This past week on the podcast I made a lot of noise about Man of Steel and why I didn’t like it as much as I had hoped to. Part of this is because I am at some level a viciously cynical man. I believe people are in base nature selfish and evil, that goodness is something we have to strive for. But the Superman we see in this film is, at his core, intrinsically good.
This inherent goodness feels jarring because on some level we assume the film is “dark and edgy” in the same way that Christopher Nolan’s Batman was. Only it isn’t. Not really. True, the film looks “dark and edgy”. But it’s hard to be thematically dark with a movie starring Boy Scout Space Jesus.
I had heard the whole “Superman is Jesus” complaint before I saw the movie, but I had no idea how deep it really went. We’re talking about a guy whose “unnatural” birth is followed by a madman trying kill him by killing those around him. He was sent to earth by his father. He goes around doing good through superhuman feats, but early in his life he tries to keep his power a secret. He’s rejected by his own people and so becomes the savior of another people. And that stupid codex subplot that does nothing to advance the actual story? Well hey, turns out that means even though the people of his world are dead, they can one day live again through him.
I mean I get it, Jesus is a hugely influential archetype for story tellers, but some level he’s also kind of unrelatable. How are we supposed to relate to a guy who never does anything wrong? How are we supposed to relate to the kid who never hit back against the kids who were bullying him? (And incidentally, what kind of moron bullys a kid who can lift a bus? I’m just sayin’.)
Man of Steel forces you to think about the question, what is it like to grow up as Superman? Alienated by your peers, dealing with the manifestation of powers you can’t fully control, listening to terrible life advice from your foster dad?
How do you somehow magically turn into a guy who has a distinct moral compass and wants nothing more than to be accepted? Why would you not decide to become god of the planet when you were fifteen? What’s to stop you? At the least you could get a nice-sized cult going. At the very very least since you look like Henry Cavill and you can lift an entire building how are you not making some serious time with the ladies?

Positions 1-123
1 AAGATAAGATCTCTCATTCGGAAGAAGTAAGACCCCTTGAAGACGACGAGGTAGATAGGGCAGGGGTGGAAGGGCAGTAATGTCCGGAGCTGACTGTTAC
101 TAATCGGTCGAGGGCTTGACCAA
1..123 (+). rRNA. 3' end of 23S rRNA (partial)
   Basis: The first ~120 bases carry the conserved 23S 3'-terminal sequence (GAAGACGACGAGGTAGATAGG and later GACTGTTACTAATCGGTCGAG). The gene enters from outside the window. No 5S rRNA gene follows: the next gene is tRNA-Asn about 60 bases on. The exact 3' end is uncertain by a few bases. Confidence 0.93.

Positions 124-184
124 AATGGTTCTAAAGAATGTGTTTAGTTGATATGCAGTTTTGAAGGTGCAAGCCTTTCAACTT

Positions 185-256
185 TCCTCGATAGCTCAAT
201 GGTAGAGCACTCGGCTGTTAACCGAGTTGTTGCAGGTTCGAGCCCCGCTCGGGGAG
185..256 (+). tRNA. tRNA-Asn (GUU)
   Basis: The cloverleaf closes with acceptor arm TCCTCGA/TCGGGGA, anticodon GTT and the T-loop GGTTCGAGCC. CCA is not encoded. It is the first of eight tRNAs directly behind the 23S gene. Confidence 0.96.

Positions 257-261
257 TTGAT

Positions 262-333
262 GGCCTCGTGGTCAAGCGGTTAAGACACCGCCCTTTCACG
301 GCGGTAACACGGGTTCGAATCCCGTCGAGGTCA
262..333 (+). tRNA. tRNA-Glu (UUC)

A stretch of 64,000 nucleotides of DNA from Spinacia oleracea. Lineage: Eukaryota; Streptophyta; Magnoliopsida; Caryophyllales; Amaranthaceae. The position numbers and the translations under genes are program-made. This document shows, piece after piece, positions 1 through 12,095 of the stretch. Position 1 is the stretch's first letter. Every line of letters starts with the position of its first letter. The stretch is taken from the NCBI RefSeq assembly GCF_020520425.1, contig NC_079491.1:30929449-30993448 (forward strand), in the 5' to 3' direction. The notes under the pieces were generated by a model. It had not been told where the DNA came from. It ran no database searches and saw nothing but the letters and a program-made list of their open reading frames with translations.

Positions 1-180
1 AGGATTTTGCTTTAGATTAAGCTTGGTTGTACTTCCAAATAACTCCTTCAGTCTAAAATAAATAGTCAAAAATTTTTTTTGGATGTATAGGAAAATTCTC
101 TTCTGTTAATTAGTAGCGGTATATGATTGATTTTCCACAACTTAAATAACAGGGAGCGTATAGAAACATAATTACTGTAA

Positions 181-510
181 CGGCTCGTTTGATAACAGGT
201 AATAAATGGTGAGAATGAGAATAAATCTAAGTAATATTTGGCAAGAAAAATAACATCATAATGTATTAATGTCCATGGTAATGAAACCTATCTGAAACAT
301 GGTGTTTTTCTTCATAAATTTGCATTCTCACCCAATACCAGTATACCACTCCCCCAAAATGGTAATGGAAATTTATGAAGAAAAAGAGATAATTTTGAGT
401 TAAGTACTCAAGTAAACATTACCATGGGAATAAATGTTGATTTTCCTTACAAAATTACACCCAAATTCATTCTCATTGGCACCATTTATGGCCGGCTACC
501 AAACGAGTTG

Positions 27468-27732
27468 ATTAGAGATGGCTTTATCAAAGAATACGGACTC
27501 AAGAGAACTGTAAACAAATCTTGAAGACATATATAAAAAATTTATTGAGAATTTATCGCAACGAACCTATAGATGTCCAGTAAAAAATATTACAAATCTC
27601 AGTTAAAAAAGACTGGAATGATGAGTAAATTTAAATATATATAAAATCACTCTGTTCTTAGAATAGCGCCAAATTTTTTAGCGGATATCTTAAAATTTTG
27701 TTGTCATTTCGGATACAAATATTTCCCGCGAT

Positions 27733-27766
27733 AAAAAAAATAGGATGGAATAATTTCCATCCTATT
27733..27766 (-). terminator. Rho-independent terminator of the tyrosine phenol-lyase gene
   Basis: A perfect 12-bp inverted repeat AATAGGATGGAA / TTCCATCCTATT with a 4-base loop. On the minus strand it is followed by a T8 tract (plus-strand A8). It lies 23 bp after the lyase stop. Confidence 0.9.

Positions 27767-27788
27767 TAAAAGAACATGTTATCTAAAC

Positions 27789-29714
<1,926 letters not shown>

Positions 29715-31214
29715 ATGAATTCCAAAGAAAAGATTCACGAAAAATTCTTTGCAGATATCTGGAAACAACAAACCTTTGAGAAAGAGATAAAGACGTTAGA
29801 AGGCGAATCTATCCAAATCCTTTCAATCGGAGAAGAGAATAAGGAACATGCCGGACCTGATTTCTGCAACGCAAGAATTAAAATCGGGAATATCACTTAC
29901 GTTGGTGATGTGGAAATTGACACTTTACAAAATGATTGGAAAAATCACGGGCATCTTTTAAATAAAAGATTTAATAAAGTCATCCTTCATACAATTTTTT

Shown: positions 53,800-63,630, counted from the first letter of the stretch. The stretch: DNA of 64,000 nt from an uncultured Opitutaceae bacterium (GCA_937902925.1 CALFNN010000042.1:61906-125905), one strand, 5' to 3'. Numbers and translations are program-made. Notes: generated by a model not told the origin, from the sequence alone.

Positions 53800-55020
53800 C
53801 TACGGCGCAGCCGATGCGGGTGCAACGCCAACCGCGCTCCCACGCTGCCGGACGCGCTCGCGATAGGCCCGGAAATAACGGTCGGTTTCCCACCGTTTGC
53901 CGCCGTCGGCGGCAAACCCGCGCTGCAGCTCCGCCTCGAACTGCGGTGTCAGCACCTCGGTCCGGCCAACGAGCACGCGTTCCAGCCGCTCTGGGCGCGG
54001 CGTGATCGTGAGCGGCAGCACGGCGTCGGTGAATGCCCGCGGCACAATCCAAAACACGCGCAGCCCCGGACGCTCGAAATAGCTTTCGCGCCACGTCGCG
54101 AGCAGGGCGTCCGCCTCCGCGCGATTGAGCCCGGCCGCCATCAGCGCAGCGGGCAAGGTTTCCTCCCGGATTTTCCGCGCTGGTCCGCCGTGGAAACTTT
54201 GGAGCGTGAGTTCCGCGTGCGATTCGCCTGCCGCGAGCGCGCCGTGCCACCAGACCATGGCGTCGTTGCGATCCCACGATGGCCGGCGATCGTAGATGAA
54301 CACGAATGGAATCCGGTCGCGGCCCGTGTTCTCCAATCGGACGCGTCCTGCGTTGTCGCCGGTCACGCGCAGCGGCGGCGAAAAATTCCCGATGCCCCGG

And the movie doesn’t answer the question it goes out of its way to pose. Superman is good and we don’t know why. Because despite all that crap about being from Krypton, and growing up in Kansas, and…whatever that was with Pa Kent and the twister, Superman in this movie doesn’t really have an origin story. We know where he came from, but we don’t know how he got here.
In contrast look at some other super hero origins we’ve seen recently. Tony Stark was a millionaire douche who was forced to face his results of his douchery and through that process resolved to reverse the evil he had unleashed on the world. Thor was a arrogant man-child with the powers of a god who was stripped of those powers and banished from his home to a alien world where he learned humility and protected the citizens of that world. Batman was super rich and his parents were killed in front of him but he was still super rich and now he’s all martial arts and stuff but there’s a dark side that he has to keep in check or something and…look I’m really not that big of a DC guy to be honest.
Point being, we get a sense of who these guys are though the telling of who they were. At it’s very core an origin story is nothing more than a character arc, the process of becoming. And Man of Steel has none of that. Superman doesn’t become. Superman is.
And maybe that’s ultimately okay. All that complaining about story mechanics and the lack of character arc, that’s all well and good, but it’s not the end of the story. Because our heroes embody the people we want to be. They’re about the ideals we set for ourselves, the thing we want to become.
We’ve lost a lot of that in this the age of deconstruction. We’ve rejected the ideal for the real, abandoned optimism for cynicism. These days at best our heroes represent who we are. At worst they’re testosterone-fueled wish-fulfillment fantasies every bit as empty as Twilight.
So many films today are dark and edgy. Man of Steel isn’t. It is a light, even if it doesn’t mean to be, and it blinds our cynical eyes.
Superman’s “problem” is that he’s innately good. And that feels wrong on some level because people aren’t innately good.
But as a hero, as someone we created to look up to, he’s still the best there is. Because if our heroes take the form of the people we want to be, if they are the ideal we want to reach, we could do a lot worse than Boy Scout Space Jesus.